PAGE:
My eldest daughter, Aischa, took medicine. But, she is currently handling our Baguio-based Bed and Breakfast and PNKY Collection, while I manage the Makati Showroom. She’s an entrepreneur at heart, (but hopefully practices medicine too one day). My second daughter, Liana, graduated college with an English Major, but finds herself in Brussels preparing to be a golf-pro while obsessing over her Lomography. She’s an entrepreneur waiting to be discovered. My youngest daughter, Samantha, just began college a few days ago and is intent on pursuing a career in the diplomatic arena. But, who knows what she’ll really end up doing? My son, Luis, is entering college next year. His interests lie in computers and music and recently, flying. I think he could be an entrepreneur one day…

T o other parents, let us help our children find THEIR wings and get them flying high.

Willen Ma of Masuki Corporation (Most Inspiring Manila Entrepreneur)

Having a 16-year-old son (John Charles Benedict, freshman, UST-Behavioral Science) and an 18-year-old daughter (Maria Ciara Isabelle, sophomore, HRIM DLSU-CSB), I feel that they should pursue whatever they wish in life. But of course, the food business is what helped us through obstacles and provided us with our needs.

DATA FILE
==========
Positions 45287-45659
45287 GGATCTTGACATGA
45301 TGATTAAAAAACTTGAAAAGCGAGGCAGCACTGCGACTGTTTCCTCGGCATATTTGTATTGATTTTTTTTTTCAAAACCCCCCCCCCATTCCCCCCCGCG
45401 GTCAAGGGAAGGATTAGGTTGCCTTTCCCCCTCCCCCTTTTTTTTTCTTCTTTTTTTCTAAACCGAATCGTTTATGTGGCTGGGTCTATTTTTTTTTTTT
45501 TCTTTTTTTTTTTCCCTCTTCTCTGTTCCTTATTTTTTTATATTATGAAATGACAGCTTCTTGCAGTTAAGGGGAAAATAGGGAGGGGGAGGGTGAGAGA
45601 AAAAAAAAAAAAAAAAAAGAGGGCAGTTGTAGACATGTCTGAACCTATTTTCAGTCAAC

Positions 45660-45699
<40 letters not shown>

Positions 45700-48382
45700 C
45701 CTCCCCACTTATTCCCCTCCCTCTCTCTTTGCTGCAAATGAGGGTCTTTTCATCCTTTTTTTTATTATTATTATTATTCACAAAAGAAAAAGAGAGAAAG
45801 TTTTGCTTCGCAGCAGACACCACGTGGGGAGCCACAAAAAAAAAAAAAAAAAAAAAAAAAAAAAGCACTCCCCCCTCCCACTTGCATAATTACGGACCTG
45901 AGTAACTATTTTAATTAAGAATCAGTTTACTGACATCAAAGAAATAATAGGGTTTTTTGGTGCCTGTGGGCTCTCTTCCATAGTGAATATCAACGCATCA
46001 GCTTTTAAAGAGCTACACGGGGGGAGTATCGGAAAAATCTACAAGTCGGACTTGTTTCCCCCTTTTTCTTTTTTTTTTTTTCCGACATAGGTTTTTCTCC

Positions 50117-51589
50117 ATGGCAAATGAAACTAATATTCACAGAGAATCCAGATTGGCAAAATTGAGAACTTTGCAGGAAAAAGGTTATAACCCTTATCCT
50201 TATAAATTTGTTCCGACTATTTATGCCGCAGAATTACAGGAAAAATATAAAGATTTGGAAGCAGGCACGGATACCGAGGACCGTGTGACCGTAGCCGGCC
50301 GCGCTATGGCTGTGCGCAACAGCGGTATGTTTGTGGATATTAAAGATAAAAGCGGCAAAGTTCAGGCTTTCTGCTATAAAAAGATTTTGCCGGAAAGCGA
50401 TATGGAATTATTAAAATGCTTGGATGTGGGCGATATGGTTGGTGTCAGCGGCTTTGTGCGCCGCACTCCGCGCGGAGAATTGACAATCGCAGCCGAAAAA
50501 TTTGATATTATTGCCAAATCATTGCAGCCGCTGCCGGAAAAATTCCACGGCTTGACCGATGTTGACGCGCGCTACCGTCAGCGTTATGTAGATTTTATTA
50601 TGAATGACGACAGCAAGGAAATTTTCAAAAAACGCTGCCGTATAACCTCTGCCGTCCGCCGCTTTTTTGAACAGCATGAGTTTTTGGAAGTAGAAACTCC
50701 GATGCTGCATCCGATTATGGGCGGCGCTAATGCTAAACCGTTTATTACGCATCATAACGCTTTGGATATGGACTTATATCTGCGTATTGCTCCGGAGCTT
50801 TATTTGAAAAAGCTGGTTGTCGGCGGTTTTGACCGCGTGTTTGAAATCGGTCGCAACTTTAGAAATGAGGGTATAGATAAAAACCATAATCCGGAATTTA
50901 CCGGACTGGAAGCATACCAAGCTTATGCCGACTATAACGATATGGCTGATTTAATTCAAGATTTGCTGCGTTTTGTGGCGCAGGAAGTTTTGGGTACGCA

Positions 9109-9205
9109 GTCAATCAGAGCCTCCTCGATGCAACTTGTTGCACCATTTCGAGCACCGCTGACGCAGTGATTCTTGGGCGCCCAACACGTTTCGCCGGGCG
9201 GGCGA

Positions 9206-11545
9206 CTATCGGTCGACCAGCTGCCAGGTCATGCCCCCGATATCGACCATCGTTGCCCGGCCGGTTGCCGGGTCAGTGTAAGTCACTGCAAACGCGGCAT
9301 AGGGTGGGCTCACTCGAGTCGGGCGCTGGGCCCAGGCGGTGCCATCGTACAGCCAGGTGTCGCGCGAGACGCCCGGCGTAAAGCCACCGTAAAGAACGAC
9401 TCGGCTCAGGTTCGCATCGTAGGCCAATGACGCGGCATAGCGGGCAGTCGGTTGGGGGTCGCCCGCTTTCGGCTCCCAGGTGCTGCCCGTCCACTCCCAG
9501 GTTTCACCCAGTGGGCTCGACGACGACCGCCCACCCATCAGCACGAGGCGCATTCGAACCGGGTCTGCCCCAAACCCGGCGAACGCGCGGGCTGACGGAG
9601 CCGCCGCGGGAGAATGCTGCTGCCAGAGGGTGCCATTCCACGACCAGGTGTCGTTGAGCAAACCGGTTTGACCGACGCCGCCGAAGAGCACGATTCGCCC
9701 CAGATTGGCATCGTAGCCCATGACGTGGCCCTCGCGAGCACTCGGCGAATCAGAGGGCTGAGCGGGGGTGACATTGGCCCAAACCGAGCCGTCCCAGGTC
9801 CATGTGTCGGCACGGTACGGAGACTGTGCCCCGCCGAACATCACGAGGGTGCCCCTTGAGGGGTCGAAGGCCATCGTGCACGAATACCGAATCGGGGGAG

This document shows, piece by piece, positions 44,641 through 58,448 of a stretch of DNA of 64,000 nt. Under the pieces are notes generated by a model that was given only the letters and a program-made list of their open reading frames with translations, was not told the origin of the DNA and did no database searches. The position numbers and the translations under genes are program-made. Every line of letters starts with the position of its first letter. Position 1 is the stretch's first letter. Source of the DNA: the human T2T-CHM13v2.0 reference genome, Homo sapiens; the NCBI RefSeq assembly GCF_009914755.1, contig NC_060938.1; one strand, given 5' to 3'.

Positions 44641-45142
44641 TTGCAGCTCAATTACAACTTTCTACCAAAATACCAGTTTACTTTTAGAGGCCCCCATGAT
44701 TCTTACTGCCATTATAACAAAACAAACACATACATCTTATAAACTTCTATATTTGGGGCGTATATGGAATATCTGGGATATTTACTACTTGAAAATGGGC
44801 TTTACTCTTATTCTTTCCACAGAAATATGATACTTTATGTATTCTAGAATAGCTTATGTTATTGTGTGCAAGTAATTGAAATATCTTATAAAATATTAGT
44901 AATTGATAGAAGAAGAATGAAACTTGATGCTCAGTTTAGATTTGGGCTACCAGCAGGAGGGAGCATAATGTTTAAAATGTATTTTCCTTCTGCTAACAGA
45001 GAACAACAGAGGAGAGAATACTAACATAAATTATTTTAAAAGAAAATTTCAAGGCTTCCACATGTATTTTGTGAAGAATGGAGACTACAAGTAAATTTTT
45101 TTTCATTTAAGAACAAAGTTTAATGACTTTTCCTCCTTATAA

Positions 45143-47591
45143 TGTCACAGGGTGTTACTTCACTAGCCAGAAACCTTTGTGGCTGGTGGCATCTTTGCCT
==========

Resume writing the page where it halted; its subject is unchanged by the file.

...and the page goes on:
Definitely, schools in our country will help attain our children’s goals. I graduated from one of our country’s oldest and most prestigious universities (CEU, B.S. Pharmacy). The knowledge that I obtained from this college as well as the experiences I had during trainings helped me learn the skills that I still apply today. I am confident that all schools in the Philippines are well equipped in giving my children the necessary skills they need.